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McDougald v. Bear

United States District Court, S.D. Ohio, Western Division

July 27, 2018

JERONE MCDOUGALD, Plaintiff,
v.
SHANNON BEAR, et. al., Defendants.

          Black J.

          REPORT AND RECOMMENDATION

          KAREN L. LITKOVITZ UNITED STATES MAGISTRATE JUDGE.

         Plaintiff Jerone McDougald, an inmate at the Southern Ohio Correctional Facility and frequent filer in this Court, [1] has filed a pro se prisoner civil rights complaint without paying the filing fee or submitting a motion for leave to proceed in formsa pauperis. (See Doc. 1). In the complaint, Mr. McDougald claims that on August 7, 2017 he was stripped naked, sprayed with OC spray by defendant Shannon Bear, and was denied medical treatment by all named defendants following the incident. (See Doc. 1 at PageID 6-7). For relief, he seeks monetary damages. (Id. at PageID 7).

         The Court would ordinarily issue a Deficiency Order because Mr. McDougald has failed to pay the filing fee or file a motion for leave to proceed in forma pauperis. However, the Court will not enter a Deficiency Order at this time because McDougald is not entitled to proceed with this matter in forma pauperis in view of his history of frivolous litigation.

         A prisoner's right to proceed in forma pauperis has been restricted by Congress. In accordance with section 804(d) of the Prison Litigation Reform Act (PLRA) of 1995, Pub. L. No. 104-134, 110 Stat. 1321, amending 28 U.S.C. § 1915:

In no event shall a prisoner bring a civil action or appeal a judgment in a civil action or proceeding under this section if the prisoner has, on 3 or more prior occasions, while incarcerated or detained in any facility, brought an action or appeal in a court of the United States that was dismissed on the grounds that it is frivolous, malicious, or fails to state a claim upon which relief may be granted, unless the prisoner is under imminent danger of serious physical injury.

         28 U.S.C. § 1915(g).

         Mr. McDougald is prohibited by § 1915(g) from proceeding in forma pauperis in this case because three prior complaints filed by him while he has been a prisoner were dismissed with prejudice for failure to state a claim upon which relief may be granted. See McDougald v. Sammons, No. 1:17-cv-91 (Barrett, J.; Bowman, M.J.) (S.D. Ohio Feb 10, 2017) (Doc. 7, 10, 11) (dismissal for failure to state a claim upon which relief may be granted pursuant to 28 U.S.C. §§ 1915(e)(2)(B) and 1915A(b)(1));McDougald v. Stone, No. 1:17-cv-72 (Dlott, J.; Bowman, M.J.) (S.D. Ohio Feb. 1, 2017) (Doc. 5, 17, 20, 26, 27) (dismissal for failure to state a claim upon which relief may be granted); McDougald v. Ahmad, No. 1:16-cv-500 (Dlott, J.; Bowman, M.J.) (S.D. Ohio Apr. 28, 2016) (Doc. 27, 34, 35) (dismissal for judgment on the pleadings for failure to state a claim upon which relief may be granted under 28 U.S.C. § 1915(e)(2)). The previous three dismissals for failure to state a claim upon which relief may be granted prevent Mr. McDougald from obtaining pauper status in the instant action.

         In view of his three "strikes," Mr. McDougald may not proceed in forma pauperis unless he falls within the statutory exception set forth in 28 U.S.C. § 1915(g), which applies to prisoners who are "under imminent danger of serious physical injury." Under the plain language of the statute, plaintiff must be in imminent danger at the time that he seeks to file his suit in federal court to qualify for the exception to the "three strikes" provision of § 1915(g). See Vandiver v. Vasbinder, 416 Fed.Appx. 560, 561-62 (6th Cir. 2011) (and cases cited therein) (holding in accordance with other circuit courts that "the plain language of § 1915(g) requires the imminent danger to be contemporaneous with the complaint's filing"); accord Chavis v. Chappius, 618 F.3d 162, 169 (2nd Cir. 2010) (citing Malik v. McGinnis, 293 F.3d 559, 563 (2nd Cir. 2002)); Ciarpaglini v. Saini, 352 F.3d 328, 330 (7th Cir. 2003); Martin v. Shelton, 319 F.3d 1048, 1050 (8th Cir. 2003); Abdul-Akbar v. McKelvie, 239 F.3d 307, 312 (3rd Cir. 2001) (en banc); Medberry v. Butler, 185 F.3d 1189, 1193 (11th Cir. 1999); Banos v. O'Guin, 144 F.3d 883, 884 (5th Cir. 1998) (per curiam); Chase v. O'Malley, 466 F. App'x 185, 186-87 (4th Cir. 2012) (per curiam). Cf. Pointer v. Wilkinson, 502 F.3d 369, 371 n.l (6th Cir. 2007). "By using the term 'imminent,' Congress indicated that it wanted to include a safety valve for the 'three strikes' rule to prevent impending harms, not those harms that had already occurred." Abdul-Akbar, 239 F.3dat315.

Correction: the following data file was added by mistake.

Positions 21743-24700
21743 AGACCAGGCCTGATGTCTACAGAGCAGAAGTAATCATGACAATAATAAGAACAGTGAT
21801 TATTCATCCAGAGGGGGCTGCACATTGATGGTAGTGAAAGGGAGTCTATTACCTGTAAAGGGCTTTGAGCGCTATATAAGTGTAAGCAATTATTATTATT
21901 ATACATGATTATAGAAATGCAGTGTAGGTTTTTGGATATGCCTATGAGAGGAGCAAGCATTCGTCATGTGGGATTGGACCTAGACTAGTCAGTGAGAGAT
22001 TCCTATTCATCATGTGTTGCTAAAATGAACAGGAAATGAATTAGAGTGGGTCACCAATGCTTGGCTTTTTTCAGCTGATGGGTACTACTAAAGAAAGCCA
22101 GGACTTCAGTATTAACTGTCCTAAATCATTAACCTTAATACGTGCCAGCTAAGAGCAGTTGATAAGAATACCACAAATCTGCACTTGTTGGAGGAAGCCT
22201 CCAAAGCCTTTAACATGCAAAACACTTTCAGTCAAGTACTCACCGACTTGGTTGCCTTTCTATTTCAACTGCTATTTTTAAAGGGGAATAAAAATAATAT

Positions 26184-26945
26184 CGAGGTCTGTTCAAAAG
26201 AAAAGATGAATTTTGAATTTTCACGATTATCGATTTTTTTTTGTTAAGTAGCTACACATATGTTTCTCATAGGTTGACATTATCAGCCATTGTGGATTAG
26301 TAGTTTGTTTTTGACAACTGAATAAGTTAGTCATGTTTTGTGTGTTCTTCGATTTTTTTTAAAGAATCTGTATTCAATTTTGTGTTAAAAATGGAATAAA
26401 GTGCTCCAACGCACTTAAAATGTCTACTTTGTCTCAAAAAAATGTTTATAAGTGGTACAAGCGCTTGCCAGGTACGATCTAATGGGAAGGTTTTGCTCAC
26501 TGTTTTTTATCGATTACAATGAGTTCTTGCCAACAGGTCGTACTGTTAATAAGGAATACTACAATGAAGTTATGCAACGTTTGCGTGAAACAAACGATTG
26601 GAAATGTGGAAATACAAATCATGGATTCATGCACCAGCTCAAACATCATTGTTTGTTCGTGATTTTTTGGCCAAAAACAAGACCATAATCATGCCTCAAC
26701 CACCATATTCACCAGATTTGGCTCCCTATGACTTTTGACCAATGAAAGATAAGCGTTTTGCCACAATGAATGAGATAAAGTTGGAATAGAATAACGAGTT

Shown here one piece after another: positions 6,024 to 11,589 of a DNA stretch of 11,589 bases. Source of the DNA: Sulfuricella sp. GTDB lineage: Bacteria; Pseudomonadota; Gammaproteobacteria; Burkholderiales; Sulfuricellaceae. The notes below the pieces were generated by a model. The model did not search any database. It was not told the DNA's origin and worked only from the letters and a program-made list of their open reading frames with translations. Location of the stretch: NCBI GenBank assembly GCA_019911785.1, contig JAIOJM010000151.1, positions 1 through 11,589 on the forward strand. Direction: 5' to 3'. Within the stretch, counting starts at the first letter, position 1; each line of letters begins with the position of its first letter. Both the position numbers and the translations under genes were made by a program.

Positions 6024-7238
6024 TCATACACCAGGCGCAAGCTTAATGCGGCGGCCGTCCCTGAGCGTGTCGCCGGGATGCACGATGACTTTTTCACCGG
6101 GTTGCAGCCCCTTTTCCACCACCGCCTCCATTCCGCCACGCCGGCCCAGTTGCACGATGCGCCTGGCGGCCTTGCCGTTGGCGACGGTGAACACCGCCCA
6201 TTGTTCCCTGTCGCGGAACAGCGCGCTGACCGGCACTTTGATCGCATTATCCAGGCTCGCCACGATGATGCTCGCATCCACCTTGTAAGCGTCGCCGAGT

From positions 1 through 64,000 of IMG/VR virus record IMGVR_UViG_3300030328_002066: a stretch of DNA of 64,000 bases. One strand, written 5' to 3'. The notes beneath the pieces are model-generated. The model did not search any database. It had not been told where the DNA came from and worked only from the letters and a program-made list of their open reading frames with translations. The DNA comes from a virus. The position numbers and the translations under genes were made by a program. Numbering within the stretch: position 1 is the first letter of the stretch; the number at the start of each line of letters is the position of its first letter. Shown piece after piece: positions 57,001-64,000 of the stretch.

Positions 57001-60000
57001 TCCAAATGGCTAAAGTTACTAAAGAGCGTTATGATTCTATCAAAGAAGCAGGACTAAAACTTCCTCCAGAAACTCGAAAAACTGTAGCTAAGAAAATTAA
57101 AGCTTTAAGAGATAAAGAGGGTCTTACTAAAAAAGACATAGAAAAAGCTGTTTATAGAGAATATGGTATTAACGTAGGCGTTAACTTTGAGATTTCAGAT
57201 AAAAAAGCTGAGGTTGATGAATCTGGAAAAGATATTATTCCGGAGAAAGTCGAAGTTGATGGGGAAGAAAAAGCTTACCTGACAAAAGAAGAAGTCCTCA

The Court is unable to discern from plaintiffs complaint any facts showing he meets the statutory exception. Because plaintiff has failed to allege particular facts showing any immediate or impending serious physical injury in existence at the time he commenced this action, he does not meet the exception to the "three strikes" rule set forth in 28 U.S.C. § 1915(g).

         IT IS THEREFORE RECOMMENDED THAT:

         1. Plaintiff be ordered to pay the full $400 fee ($350 filing fee plus $50 administrative fee) required to commence this action within thirty (30) days, and that plaintiff be notified that his failure to pay the full $400 fee within thirty days will result in the dismissal of his action. See In re Alea, 286 F.3d 378, 382 (6th Cir. 2002).

         2. The Court certify pursuant to 28 U.S.C. § 1915(a)(3) that for the foregoing reasons an appeal of any Order adopting this Report and Recommendation would not be taken in good faith. ...


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